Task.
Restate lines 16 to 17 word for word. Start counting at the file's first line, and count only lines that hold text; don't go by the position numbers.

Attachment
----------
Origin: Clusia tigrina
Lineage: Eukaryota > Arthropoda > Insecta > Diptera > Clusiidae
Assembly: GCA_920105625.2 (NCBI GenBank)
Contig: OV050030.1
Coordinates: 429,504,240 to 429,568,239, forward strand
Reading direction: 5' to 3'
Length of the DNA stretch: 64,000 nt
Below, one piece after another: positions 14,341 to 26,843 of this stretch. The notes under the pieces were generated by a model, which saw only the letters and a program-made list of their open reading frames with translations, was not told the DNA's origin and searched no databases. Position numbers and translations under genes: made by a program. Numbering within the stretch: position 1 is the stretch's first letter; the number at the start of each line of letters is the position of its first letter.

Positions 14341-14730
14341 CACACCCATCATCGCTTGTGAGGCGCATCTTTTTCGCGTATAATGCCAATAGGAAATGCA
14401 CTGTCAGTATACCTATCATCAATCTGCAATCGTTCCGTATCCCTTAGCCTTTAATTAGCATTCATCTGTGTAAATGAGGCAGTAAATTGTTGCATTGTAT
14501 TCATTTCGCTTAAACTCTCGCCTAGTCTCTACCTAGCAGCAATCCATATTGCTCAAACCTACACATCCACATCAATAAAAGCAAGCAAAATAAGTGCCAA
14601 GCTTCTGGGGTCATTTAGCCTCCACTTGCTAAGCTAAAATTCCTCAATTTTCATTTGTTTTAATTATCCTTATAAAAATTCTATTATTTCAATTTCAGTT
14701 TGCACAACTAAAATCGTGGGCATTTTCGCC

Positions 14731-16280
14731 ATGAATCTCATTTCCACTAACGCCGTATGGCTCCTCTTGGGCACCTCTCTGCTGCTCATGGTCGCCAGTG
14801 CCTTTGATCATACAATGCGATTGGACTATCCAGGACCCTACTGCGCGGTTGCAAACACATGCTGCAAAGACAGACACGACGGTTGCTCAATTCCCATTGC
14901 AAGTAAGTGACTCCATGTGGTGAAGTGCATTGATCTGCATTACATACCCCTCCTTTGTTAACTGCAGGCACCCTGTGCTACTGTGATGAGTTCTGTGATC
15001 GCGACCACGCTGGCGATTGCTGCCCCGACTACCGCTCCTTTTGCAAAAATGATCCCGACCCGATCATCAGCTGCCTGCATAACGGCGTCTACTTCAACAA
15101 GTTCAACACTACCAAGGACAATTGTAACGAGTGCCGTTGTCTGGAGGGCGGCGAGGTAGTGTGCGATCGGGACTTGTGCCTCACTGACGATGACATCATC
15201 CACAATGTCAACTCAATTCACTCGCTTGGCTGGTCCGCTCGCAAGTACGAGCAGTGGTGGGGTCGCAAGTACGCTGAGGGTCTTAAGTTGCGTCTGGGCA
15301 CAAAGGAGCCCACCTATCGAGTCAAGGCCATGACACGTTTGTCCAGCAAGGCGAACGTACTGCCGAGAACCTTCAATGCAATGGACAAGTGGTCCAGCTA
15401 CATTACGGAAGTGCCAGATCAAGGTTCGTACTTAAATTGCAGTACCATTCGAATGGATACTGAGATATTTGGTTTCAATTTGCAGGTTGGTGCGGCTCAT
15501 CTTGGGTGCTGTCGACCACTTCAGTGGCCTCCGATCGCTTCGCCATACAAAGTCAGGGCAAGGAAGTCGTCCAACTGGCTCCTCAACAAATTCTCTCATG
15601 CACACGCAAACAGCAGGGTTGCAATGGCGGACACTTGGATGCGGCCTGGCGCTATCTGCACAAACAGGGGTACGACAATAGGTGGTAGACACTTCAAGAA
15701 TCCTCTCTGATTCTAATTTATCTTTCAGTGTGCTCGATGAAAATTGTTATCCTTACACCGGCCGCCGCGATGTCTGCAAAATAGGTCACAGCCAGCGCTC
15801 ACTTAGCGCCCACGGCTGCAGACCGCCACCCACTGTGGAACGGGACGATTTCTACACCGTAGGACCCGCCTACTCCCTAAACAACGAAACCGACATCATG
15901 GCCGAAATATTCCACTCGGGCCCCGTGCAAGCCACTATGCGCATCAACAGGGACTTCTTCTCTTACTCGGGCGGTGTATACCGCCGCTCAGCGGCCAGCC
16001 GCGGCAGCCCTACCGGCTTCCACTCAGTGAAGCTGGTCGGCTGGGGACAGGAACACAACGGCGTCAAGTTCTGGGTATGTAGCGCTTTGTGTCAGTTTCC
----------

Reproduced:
14731 ATGAATCTCATTTCCACTAACGCCGTATGGCTCCTCTTGGGCACCTCTCTGCTGCTCATGGTCGCCAGTG
14801 CCTTTGATCATACAATGCGATTGGACTATCCAGGACCCTACTGCGCGGTTGCAAACACATGCTGCAAAGACAGACACGACGGTTGCTCAATTCCCATTGC